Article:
Thursday, December 4, 2008

So What Does This All Mean?

Publishers are basically not buying any new books for the rest of the year (this happened after 9/11 too - they are bought up at least two years in advance), staff cuts will be made across the board, imprints will disappear and one of the two major book sellers may close their doors forever.

OK, so here's what I've been telling my interns and my junior agents and all my publishing pals. There are all sorts of economic trends coming to a head at the moment.

We, as a country, are in a recession and publishing is no exception. I believe we, as an industry, have priced books out of the buyer's everyday market. A paperback should cost $5, a trade paperback $10 and a hardcover no more than $20. Only exceptional illustrated books should cost more than that, and I better get pop-ups and die cuts and music, if you want me to pay more than $25. When books cease to be an impulse/feel good purchase, and are something you have to calculate and budget (I'll get the new King this month, and then I'll get the Hamilton out of the library), something is wrong.

And the profit margins in publishing are way too tight. I still find it amazing that in today's publishing economics, the author and the publisher make less on a book than the bookstore and the distributor.

Publishing is in the same transition as the movie and music industries. The younger generation of movie watchers and music listeners have already grown used to getting their movies and music cheaper and faster with downloads. If books are to compete as a source of entertainment, they have to follow course.

Bookstores will have to change too - and they already are. Last week I was pontificating that bookstores of the future will actually be big electronic information stores. And then someone told me that Barnes & Noble owns GameStop. Today I just got a flyer informing me that Best Buy is now selling books. Soon, you will go to an electronics and information store, where you can buy almost anything you can't wear or eat. And that same "store" will have an online presence, where you can download almost anything they sell.

That's not to say that the book as we know it is dead, but it does mean that for books as entertainment, it's a brave new world. In Japan, half the books sold in the country are downloaded to phones. We can't be far behind.

So, what is happening now is the beginning of the shake out that the music and movie industries experienced 5 years ago. Certain kinds of books (I guess, like certain kinds of TV shows and movies and music) just are no longer working in this age of instant information. So we just don't need to publish quite as many books, but what we do publish has to either entertain or inform.

When the shake-out is over, we'll be leaner, but stronger. Book publishing will have moved into the 21st century and will be more responsive to its readership. It won't take 18 months to go from manuscript to book, and authors will get paid on their actual sales in the same year they are made.

4 comments:

Rhonda Leigh Jones said...

I think it's exciting. Evolution is at hand here. The ground is rumbling beneath our feet.

Ryan Field said...

"In Japan, half the books sold in the country are downloaded to phones. We can't be far behind."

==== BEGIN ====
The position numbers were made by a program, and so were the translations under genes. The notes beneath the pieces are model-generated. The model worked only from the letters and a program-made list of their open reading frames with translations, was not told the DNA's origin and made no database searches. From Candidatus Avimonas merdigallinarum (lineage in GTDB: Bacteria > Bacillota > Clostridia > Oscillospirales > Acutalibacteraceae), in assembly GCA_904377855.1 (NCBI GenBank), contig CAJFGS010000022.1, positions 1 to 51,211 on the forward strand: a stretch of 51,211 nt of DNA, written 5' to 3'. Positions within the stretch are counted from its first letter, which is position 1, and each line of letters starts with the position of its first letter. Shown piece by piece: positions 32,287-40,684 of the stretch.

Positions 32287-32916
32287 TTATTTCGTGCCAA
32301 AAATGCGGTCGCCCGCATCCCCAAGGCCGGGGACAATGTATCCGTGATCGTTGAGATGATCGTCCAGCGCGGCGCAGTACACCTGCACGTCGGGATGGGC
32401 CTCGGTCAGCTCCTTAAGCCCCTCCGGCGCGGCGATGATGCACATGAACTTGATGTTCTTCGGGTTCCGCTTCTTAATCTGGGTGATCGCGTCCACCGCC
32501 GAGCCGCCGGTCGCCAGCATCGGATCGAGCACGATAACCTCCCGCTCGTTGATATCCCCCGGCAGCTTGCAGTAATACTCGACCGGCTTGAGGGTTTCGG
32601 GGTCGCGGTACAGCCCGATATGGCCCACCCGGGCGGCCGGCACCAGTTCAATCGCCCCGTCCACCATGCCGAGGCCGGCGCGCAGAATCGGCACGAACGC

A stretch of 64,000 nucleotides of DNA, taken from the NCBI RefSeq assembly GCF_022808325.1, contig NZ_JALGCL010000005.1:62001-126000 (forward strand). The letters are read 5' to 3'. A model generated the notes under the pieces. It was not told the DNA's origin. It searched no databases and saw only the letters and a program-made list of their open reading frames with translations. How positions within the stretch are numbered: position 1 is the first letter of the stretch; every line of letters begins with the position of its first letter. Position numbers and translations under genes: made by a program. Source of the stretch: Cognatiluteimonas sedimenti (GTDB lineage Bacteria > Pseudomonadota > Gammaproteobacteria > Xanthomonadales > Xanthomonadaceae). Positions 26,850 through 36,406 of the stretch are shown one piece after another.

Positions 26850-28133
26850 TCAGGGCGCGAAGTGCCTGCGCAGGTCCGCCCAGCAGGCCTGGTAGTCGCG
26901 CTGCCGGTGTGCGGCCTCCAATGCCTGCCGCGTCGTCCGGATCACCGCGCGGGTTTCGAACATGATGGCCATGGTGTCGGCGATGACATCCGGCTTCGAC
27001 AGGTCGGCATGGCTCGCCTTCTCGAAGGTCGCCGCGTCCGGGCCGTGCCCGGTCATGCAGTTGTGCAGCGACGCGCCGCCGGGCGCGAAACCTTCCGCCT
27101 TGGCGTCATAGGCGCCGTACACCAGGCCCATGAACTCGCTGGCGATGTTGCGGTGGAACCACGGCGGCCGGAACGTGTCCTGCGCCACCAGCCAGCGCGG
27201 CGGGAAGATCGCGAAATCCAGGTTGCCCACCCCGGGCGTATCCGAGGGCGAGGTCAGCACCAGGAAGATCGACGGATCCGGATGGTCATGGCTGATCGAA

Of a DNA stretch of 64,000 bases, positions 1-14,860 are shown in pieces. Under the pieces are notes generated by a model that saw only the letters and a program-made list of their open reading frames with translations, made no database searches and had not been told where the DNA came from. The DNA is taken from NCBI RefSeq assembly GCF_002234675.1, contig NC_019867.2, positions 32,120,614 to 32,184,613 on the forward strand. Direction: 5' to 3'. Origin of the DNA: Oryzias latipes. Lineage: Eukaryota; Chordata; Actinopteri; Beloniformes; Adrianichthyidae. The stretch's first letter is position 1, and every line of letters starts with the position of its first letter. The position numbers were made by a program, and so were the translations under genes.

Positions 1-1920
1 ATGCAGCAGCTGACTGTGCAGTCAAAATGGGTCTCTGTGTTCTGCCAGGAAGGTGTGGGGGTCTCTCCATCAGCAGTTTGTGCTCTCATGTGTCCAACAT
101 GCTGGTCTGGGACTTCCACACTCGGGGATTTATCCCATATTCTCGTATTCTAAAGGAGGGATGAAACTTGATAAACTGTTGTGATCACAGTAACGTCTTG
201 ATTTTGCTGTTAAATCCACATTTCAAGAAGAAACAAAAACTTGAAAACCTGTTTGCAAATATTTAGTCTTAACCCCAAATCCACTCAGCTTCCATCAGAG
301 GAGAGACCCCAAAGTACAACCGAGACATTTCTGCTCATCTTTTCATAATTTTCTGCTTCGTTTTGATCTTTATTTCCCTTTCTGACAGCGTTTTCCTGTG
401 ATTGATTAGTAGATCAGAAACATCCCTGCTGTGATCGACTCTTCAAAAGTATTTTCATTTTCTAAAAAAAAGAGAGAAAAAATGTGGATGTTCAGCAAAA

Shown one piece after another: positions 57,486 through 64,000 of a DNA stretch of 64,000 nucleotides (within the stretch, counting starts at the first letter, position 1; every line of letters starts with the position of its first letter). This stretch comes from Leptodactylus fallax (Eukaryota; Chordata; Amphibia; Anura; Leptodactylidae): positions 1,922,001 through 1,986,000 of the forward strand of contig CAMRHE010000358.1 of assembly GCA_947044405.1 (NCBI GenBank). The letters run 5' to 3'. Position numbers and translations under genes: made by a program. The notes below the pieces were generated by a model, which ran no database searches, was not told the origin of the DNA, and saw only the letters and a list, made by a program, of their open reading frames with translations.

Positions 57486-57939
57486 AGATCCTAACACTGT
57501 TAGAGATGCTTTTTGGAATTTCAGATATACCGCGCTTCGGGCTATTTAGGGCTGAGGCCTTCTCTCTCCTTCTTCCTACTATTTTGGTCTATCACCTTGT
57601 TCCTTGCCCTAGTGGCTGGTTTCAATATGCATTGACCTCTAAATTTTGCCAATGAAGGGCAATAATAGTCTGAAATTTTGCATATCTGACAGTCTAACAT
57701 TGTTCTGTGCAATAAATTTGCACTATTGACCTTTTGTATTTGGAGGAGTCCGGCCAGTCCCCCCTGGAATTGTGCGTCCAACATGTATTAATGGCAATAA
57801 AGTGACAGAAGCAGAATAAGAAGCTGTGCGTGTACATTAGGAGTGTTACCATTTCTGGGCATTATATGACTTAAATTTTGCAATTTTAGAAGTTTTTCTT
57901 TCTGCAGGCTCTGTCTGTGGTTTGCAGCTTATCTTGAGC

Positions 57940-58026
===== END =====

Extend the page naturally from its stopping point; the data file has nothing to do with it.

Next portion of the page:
Didn't know that about Japan.

Dal Jeanis said...

Okay, just to play with your idea, why is there a need for a physical location if you are selling just the information in the book? Doesn't make sense as a C21 sales channel. Except, of course, to the degree that you are pre-loading it onto a physical media or using the media itself to secure the information.

Suppose, then, that in 2013 you have a store location that will give you this season's "Harlequin" line on a DRM smartchip for your "Kindle 7.0". You pay one big licensing fee that lets you access the entire 30-book fall line or something. It might even have chip-file-date-timing so that the books unlock as the publication dates arrive. You sell the same books individually online at a higher cost, so that the bundle plus chip is cheaper (say the cost of 10-20 books). Thus, you increase sales while dramatically decreasing production cost.

The store might also have to be another kind of destination - food or entertainment venue. [ie sell something to wear or eat - chuckle] As likely to happen at movie theatres as electronic stores, since these are already entertainment-linked.

In fact, having an e-book kiosk at a movie theatre (to download the novelization onto your bluetooth device) seems like an obvious upsell for the theatre.

Of course, Amazon would use its contract clout to prevent you from selling the ebook cheaper at the theatre than Amazon, so you might have to make it a separate movie-only content item; Amazon has ebook with bonus A, Blockbuster has version B, cinema has bonus version C, collect them all and unlock bonus D!

Lots of fun and games possible, although content creation becomes a more complicated activity.

Some questions about your offhand remarks:

What kinds of books and TV shows and movies do you think aren't working? And in what way is it different from, say, the way Westerns went away in the early 70s, i.e. after things are done to death they disappear until reinvented?

How would you describe the 5-year-old shakeout in the movie industry? I understand they've just this year cut their pseudo-indie units, but what happened four years ago?

Also, how would you summarize the shakeout in the music industry?

Travis Erwin said...

Great post. What you say makes a ton of sense to me and actually makes me excited to be a writer with what I hope will be a long future in this time of transition.